After the Boks’ disappointing defeat by Australia, CRAIG LEWIS identifies five points to ponder, including whether there should be a return to a five-three bench split.
The Boks aren’t the finished product, but it’s not cause for panic
The Springboks aren’t accustomed to losing. Sunday’s surprise loss to the Wallabies was just their second defeat in the past 18 Test matches. The recent comeback win over the British & Irish Lions was fuelled by plenty of emotion and a sheer bloodyminded refusal to be defeated. The third Test was decided by the smallest of margins, and throughout the series it was the Boks’ carefully constructed kicking game and remarkable defence that was at the heart of victory.
It was no surprise to see the Boks adopt a low-risk approach in the context of the occasion, and when considering the limited game time between the World Cup and Lions series. The Springboks are never going to stray far from their strengths, but there is no doubt that Jacques Nienaber – for all his love of defence – will want to see the side begin to evolve their attacking variety and improve their execution by the end of the year.
The Boks won’t always be able to live off scraps, a powerful maul and set piece, or a bit of Cheslin Kolbe magic. It’s part of the reason Elton Jantjies had previously held an important role as an alternative flyhalf option on the bench who could offer a different style of play when coming on.
Temptation grows to revert to five-three bench composition
As the Boks review Sunday’s loss, there will be no cause for panic or wholesale changes. However, a subtle personnel change could indeed involve going the route of bringing Jantjies back into the match-day 23.
This could allow Damian Willemse to cover centre and fullback, while offering an experienced specialist backup at flyhalf. An alternative option is to consider a return for Morne Steyn, who wouldn’t offer the same X factor as Jantjies, but would provide far more surety when it comes to goal-kicking.
Springboks do need goal-kicking backup plan
Continuing on this point, the option of Steyn on the bench could allow the Boks to even consider going the route of shifting Pollard into a role at 12 during the second half if he is battling off the kicking tee.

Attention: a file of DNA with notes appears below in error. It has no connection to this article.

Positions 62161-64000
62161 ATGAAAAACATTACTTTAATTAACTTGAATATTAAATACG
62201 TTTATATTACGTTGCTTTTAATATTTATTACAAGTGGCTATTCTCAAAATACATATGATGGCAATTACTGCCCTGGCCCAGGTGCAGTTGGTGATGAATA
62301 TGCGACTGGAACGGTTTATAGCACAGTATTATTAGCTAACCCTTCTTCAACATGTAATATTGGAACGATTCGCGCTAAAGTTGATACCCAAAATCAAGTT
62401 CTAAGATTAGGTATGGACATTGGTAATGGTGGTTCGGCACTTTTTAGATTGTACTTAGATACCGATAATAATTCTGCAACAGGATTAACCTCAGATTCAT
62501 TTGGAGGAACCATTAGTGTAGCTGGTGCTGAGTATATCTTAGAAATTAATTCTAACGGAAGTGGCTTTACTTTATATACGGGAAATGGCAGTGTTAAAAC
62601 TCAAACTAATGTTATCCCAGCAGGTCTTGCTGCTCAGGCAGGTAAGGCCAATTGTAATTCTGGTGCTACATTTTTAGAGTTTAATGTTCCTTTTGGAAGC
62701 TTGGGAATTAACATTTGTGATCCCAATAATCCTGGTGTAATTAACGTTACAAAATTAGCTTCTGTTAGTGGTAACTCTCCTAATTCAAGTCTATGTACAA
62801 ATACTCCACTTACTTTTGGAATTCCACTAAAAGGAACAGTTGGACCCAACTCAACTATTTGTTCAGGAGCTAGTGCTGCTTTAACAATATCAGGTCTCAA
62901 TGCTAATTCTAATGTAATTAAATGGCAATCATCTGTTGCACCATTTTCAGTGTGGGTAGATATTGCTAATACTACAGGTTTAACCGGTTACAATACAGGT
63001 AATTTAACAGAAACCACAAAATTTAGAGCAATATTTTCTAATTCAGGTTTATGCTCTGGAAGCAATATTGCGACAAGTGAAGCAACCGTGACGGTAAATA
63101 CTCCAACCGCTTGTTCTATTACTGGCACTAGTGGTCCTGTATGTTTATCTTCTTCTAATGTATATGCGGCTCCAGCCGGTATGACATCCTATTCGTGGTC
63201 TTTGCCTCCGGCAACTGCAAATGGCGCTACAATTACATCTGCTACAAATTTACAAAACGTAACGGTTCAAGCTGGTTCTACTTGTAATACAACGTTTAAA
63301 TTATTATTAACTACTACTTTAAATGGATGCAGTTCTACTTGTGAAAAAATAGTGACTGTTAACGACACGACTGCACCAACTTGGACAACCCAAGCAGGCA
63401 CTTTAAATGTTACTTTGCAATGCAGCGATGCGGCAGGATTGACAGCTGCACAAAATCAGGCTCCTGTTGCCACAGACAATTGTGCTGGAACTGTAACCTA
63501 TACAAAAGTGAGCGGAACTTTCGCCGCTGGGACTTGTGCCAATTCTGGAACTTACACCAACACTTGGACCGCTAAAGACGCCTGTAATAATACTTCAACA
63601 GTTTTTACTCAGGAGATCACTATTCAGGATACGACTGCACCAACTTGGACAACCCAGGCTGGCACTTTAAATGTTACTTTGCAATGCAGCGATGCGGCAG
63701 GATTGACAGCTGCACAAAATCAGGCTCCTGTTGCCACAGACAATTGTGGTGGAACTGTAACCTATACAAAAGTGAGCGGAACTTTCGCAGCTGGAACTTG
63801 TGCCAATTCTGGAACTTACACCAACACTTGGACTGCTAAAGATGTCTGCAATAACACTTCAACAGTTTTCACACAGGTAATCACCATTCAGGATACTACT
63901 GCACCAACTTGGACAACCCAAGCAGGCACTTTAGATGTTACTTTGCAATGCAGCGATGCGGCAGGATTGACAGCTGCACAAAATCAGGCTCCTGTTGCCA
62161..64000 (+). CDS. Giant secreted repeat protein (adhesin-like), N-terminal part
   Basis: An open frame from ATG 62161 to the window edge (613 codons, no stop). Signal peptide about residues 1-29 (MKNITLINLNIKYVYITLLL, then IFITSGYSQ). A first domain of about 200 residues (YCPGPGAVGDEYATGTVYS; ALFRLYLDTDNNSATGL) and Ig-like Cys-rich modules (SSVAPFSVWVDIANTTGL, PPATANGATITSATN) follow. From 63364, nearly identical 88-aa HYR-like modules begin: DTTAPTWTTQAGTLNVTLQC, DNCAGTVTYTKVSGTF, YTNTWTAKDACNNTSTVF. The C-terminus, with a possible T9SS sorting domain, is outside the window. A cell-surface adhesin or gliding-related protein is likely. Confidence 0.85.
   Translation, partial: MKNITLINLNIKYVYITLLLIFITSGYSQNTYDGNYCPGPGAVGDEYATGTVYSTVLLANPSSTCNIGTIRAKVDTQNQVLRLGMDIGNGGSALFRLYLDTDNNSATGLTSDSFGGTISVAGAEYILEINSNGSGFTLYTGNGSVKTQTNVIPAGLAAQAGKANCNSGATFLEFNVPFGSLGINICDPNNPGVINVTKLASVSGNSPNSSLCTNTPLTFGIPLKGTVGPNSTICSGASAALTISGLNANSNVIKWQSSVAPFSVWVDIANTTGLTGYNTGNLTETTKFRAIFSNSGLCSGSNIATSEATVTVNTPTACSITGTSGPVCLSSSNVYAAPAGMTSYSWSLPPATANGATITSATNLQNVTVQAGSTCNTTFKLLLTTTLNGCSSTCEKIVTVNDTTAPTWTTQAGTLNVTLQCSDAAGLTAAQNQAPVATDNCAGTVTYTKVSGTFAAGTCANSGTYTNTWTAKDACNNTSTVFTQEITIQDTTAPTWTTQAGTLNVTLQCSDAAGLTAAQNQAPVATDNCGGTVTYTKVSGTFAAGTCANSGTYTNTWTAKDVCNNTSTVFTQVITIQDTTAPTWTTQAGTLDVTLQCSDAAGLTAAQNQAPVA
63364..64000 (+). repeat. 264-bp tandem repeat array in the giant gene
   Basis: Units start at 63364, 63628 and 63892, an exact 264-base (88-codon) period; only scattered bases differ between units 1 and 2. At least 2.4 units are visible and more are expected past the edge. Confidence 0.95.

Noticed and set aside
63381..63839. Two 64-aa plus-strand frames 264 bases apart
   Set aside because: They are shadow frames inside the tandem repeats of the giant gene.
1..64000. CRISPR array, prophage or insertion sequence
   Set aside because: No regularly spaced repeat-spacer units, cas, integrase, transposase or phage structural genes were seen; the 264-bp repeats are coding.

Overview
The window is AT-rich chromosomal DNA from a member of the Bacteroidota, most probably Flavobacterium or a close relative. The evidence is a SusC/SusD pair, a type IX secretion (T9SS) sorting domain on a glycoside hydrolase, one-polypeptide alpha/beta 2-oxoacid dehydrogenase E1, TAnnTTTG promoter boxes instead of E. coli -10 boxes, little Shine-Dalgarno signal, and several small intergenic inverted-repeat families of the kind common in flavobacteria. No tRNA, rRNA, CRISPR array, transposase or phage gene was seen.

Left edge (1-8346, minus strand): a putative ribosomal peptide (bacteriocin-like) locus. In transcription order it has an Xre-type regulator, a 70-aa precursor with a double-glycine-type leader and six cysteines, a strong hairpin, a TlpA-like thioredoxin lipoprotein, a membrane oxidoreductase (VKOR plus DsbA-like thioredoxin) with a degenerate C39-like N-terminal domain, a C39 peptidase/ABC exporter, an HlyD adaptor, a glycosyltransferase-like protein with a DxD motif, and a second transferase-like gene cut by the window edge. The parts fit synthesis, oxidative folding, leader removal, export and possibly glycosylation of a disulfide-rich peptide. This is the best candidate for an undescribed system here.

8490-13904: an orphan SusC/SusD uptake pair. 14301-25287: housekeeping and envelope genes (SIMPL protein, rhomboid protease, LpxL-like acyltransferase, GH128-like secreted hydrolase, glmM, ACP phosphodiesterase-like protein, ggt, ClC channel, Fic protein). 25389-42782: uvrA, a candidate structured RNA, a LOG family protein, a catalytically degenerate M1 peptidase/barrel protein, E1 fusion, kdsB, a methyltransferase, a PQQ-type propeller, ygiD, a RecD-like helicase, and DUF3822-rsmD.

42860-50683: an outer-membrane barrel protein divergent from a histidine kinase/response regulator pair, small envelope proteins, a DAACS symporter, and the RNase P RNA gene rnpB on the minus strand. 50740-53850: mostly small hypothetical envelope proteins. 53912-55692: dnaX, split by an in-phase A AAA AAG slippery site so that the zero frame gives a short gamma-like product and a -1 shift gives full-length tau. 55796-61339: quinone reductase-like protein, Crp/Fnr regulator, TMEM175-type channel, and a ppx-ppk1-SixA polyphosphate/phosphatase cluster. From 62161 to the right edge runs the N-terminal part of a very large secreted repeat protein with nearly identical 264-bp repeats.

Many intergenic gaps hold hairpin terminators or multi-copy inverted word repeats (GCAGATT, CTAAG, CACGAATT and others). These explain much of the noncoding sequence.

There is no doubt the Springboks will not want to find themselves in a situation where they are having to consider emergency goal-kicking alternatives such as Faf de Klerk or Cheslin Kolbe. That will never happen, and Pollard will continue to have the full backing of the coaches to come good in terms of his place-kicking, but it could relieve some pressure if there is a backup plan in place.
Marx’s impact is as potent as ever
There weren’t a lot of individual standouts from this past Sunday’s encounter, but Marx very nearly won the Test for the Springboks. He scored two tries from the back of powerful rolling mauls, which he had effectively set up with accurate lineout feeds on a night where he successfully completed seven throws from seven.
In his 34 minutes of action, he also hit eight rucks, made five tackles and the joint-most carries of any Springbok (six). The current Bok system means the two hookers share virtually the same amount of game time, and Marx is viewed as the best option off the bench. Time and time again, he continues to provide the most explosive element in the Bomb Squad.
Discipline, defence can only get better
For the Springboks, 21 missed tackles, 11 penalties and two yellow cards will have hurt as much as the end result against the Wallabies. It was a defensive malfunction and missed tackle that led to the Wallabies’ solitary try, while ill-discipline frustratingly crept in when Australia were in goal-kicking range.
You can expect the Boks to place a big focus on improving their decision-making and discipline this week, while they will have taken note of how the Wallabies sent runners into the narrow channels, and will also be desperate to avoid any repeat of shooting defenders uncharacteristically straying offside.